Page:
Biochemical and white blood cell profiles of baboon neonates consuming formulas with moderate and high dietary long-chain polyunsaturated fatty acids.
ABSTRACT Clinical chemistry and complete blood count (CBC) values were determined in 14 term baboons (Papio species) consuming formula with moderate or high levels of dietary long-chain polyunsaturated fatty acids (LCPUFA) from 2-12 weeks of age.
Neonates were randomized to three groups: C: Control, no LCPUFA; L: 0.33% docosahexaenoic acid (DHA)/0.67% arachidonic acid (ARA) (w/w); L3:1.00% DHA/0.67% ARA (w/w). Blood chemistries were assessed at 6 and 12 weeks and CBC parameters were measured at 2, 4, 8, 10, 12 weeks of age.
Dietary LCPUFA had significant effects on serum triglyceride (C > L,L3) and calcium (L > C,L3). No other significant effects of diet were detected; pooled values are presented for all other parameters.
These data provide longitudinal biochemical and white cell/platelet/immunological data on LCPUFA-fed baboons over the first 12 weeks of life. Data ranges are similar to reference data in cases for which values exist and hematological changes reflect trends observed during human neonatal development.
- SourceAvailable from: Barbara Stoll[Show abstract] [Hide abstract]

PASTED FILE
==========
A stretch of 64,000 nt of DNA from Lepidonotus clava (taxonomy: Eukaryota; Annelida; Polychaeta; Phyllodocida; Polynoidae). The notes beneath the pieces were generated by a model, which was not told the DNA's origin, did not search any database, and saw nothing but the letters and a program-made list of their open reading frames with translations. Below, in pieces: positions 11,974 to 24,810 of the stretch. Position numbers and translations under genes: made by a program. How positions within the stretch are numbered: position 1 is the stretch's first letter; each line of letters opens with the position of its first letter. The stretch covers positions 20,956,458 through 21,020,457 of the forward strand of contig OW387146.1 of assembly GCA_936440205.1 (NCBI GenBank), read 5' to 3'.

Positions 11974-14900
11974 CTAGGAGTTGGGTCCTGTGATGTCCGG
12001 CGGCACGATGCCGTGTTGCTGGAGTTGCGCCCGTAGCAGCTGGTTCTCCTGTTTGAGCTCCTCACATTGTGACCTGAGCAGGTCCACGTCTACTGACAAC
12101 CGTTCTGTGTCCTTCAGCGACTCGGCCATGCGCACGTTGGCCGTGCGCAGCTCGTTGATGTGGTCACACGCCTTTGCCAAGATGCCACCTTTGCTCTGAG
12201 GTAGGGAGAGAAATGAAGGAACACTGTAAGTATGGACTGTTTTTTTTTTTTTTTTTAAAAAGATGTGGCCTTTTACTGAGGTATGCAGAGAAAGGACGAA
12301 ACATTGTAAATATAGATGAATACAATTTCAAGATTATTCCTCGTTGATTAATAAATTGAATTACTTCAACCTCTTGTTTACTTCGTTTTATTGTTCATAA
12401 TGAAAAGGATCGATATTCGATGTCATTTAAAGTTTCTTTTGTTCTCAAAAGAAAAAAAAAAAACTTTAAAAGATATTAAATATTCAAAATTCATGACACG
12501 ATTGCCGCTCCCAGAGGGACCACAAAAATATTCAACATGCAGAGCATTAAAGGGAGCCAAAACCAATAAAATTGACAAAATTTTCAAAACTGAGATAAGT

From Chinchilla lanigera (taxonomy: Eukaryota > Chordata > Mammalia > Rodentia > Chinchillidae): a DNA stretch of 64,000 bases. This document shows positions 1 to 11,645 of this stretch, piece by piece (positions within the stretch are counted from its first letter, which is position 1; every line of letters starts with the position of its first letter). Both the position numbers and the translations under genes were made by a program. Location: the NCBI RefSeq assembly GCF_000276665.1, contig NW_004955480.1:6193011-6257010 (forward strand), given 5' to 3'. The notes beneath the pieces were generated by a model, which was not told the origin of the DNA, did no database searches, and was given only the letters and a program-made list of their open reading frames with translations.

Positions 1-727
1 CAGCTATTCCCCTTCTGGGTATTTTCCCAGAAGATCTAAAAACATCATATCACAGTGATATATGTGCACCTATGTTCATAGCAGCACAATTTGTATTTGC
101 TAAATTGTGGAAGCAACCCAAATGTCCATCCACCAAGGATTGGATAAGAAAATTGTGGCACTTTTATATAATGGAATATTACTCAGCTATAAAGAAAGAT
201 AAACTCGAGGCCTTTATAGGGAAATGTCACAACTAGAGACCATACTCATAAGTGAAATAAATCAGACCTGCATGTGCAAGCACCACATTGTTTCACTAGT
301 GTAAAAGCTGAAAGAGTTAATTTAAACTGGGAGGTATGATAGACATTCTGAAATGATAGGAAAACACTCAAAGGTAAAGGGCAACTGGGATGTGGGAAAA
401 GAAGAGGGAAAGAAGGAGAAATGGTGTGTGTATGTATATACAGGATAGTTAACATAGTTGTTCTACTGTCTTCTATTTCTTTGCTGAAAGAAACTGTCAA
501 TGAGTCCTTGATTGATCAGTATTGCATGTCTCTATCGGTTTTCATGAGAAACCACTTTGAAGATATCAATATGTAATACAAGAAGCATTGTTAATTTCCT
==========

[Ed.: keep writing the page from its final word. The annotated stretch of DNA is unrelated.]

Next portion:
ABSTRACT: The impact of neonatal nutrition on the health status of the newborn and incidence of disease in later life is a topic of intense interest. Animal models are an invaluable tool to identify mechanisms that mediate the effect of nutrition on neonatal development and metabolic function. This review highlights recently developed animal models that are being used to study neonatal human nutrition. In recent years, mice, rats, and pigs have become the most frequently used animal models to study human neonatal nutrition. Techniques for rearing newborn mice, preterm rats, and preterm pigs have been developed. Neonatal mice have great potential for mechanistic and genomic research in postnatal nutrition and related diseases. The neonatal pig model is valuable to study acute and chronic effects of parenteral and enteral nutrition on whole-body metabolism as well as specific tissues. To date, a wealth of information from studies with neonatal pigs has been applied to humans. Further development of neonatal animal models related to nutrition is required for the advancement of research in early postnatal nutrition. Improvement of nutritional support during this critical period of development will enhance immediate clinical outcomes and possibly prevent diseases later in life.Current Opinion in Clinical Nutrition and Metabolic Care 10/2008; 11(5):601-6. · 4.52 Impact Factor